Today Google has added the first sea vessel to Street View’s roster of panoramically surveilled and stitched places, with a Royal Caribbean International cruise ship, called Allure of the Seas, getting 20,000 close-ups so that armchair surfers can take a virtual tour of the floating holiday camp.
It’s a partnership project between Google and RCI, under Google’s Street View-powered Business View initiative for virtual tours (and ‘marketing synergies’).
When Google first launched its Street View visual mapping tech in a handful of U.S. cities, way back in 2007, there were sharp intakes of breath — followed by plenty of oohs and aahs!
Years on, with the roadside view novelty well worn off, Google’s stitched street panoramas only tend to make the news on privacy grounds — when, for instance, celebrities ask for their homes to be censored blurred out.
But, to keep the Street View pizazz alive, Google has kept pushing its lens into more novel places. In recent times, this has included World Cup Stadia in Brazil; the famous temples of Angkor Wat; the Grand Canyon; some of the highest mountains in the world; a gaggle of zoos; various exotic sub-sea sights; the UK’s unlovely but second-busiest airport, Gatwick; and the past, to name a few.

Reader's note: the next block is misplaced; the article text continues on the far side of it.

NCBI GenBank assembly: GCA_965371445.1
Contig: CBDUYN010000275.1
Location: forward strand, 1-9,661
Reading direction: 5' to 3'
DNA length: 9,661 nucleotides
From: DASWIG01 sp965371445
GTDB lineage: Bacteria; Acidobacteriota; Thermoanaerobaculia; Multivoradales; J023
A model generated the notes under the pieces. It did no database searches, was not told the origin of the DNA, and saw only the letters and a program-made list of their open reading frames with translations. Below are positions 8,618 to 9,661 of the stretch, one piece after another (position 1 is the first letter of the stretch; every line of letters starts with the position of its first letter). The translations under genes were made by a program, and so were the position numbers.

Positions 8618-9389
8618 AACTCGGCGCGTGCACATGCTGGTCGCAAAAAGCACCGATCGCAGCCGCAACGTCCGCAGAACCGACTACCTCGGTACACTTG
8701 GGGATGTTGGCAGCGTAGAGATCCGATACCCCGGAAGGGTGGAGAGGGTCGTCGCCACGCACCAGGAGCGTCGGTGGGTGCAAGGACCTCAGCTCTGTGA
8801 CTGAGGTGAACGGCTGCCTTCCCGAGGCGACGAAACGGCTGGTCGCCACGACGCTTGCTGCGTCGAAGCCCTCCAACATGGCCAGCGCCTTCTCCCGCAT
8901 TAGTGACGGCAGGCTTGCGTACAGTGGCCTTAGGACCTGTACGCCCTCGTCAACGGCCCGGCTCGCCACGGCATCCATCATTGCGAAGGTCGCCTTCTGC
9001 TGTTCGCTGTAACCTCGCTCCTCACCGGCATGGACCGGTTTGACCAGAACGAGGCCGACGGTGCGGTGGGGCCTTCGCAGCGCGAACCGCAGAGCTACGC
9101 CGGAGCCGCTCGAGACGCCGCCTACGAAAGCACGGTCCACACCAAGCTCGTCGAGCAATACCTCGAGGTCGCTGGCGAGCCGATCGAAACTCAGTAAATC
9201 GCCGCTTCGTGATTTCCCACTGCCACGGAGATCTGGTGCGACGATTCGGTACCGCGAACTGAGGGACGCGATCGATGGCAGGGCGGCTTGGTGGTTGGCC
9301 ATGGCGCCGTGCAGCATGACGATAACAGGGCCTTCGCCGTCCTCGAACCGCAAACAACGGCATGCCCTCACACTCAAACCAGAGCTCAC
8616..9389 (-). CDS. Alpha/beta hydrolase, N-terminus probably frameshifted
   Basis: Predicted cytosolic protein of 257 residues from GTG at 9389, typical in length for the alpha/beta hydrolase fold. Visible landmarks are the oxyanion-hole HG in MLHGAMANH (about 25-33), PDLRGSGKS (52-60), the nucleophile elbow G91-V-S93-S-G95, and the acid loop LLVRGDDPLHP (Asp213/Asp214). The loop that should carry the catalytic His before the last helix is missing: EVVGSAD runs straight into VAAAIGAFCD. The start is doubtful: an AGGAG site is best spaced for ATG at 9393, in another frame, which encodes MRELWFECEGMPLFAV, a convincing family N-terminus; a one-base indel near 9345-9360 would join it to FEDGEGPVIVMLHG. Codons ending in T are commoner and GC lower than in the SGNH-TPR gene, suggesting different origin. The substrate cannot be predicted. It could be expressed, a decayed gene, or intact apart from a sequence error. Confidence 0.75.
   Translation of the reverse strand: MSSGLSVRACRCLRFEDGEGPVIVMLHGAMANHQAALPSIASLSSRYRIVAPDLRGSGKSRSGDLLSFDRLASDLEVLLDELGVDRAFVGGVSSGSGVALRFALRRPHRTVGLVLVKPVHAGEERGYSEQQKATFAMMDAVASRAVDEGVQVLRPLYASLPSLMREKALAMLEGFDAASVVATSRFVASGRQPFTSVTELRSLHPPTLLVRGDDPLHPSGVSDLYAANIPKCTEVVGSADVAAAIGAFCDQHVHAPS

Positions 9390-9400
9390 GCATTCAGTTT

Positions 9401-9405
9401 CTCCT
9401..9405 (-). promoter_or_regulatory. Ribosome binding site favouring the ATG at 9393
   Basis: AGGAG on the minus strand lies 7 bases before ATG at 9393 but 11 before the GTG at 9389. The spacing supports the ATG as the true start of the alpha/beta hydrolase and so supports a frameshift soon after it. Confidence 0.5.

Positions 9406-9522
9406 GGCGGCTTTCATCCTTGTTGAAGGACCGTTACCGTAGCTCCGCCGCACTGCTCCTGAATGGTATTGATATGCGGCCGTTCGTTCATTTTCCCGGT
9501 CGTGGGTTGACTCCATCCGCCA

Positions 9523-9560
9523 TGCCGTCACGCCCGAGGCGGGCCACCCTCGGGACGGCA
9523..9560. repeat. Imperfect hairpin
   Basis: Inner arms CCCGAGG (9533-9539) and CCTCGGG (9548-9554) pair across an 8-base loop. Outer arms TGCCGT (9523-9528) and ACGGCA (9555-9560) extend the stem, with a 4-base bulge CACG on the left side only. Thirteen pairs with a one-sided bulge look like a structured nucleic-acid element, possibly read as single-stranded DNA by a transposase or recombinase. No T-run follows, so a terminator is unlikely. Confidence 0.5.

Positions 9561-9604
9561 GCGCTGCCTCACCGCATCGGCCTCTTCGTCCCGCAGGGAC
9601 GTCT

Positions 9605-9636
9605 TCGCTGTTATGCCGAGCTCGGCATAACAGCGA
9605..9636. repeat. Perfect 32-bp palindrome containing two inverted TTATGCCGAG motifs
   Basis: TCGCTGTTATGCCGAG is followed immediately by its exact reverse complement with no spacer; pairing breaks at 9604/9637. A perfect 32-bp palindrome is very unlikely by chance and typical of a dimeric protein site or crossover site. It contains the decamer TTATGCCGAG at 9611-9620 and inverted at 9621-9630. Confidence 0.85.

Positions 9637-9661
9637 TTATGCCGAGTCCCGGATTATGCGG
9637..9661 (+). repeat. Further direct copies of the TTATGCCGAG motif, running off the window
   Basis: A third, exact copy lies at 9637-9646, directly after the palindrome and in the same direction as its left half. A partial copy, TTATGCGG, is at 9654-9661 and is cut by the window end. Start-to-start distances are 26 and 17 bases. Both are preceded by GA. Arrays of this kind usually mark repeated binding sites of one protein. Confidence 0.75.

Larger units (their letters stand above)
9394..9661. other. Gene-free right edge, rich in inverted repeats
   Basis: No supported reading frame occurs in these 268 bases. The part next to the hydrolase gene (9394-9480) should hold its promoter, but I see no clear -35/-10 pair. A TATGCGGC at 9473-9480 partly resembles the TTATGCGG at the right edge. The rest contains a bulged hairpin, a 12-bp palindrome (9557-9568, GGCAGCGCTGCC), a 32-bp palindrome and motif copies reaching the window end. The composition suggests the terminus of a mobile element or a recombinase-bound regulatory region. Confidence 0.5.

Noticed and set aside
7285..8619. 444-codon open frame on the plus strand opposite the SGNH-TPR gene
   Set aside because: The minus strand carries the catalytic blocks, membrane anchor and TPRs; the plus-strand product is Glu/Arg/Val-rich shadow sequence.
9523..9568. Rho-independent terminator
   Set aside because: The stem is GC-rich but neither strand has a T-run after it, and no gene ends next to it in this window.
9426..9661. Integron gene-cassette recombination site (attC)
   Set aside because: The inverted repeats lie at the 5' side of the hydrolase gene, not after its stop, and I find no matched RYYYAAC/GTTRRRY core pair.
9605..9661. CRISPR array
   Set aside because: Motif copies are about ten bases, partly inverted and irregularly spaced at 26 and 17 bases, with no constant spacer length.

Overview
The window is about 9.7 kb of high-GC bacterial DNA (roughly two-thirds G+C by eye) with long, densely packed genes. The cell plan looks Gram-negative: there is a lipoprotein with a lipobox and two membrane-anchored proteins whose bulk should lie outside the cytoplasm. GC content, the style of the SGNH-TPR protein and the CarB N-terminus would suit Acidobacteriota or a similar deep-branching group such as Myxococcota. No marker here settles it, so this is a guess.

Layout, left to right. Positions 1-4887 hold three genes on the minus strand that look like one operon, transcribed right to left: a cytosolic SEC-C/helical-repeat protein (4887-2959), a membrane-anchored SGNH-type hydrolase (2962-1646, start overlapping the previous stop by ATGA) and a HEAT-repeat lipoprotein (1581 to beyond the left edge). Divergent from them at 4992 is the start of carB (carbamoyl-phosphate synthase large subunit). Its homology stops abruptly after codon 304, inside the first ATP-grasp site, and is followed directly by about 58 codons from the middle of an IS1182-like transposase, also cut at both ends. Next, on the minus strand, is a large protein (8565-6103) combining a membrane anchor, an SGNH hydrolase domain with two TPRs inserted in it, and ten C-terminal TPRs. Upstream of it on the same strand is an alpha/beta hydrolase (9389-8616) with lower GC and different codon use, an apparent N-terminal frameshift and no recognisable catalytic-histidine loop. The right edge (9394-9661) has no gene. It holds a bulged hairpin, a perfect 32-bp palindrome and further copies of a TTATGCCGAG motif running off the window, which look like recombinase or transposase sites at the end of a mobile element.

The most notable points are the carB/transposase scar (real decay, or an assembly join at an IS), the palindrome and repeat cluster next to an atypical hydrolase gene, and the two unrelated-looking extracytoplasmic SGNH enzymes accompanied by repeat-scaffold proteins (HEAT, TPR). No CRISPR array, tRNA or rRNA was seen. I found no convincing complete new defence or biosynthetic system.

(So what kind of places isn’t Street View mapping? Unsurprisingly Google is staying away from controversial areas like prisons, war zones, military bases, refugee camps, detention centers for asylum seekers, and disputed territories.)
With the diversification of the Street View lens into more tourist locations and sights of novelty interest, Google gets to expand its usefulness to people doing holiday-related research.
On the one hand it’s almost as if Mountain View, whose humungous advertising business benefits when people spend more time online, is trying to persuade web users there’s no need to disconnect from the Internet to go on holiday somewhere exotic when your eyeballs can feast on all these sights digitally from the comfort of your home.
On the other, the more Google knows about where you might be planning to go on holiday — as you take its virtual tours here and there — the more granularly targeted data it’s able to amass on you to sell to advertisers. So really there’s no downside for Google here.
For its part, RCI is obviously hoping that the “immersive and interactive” Street View tech ends up working some marketing magic by persuading more people to take the plunge on an expensive cruise after they get to see exactly what kind of holiday their money is going to buy them.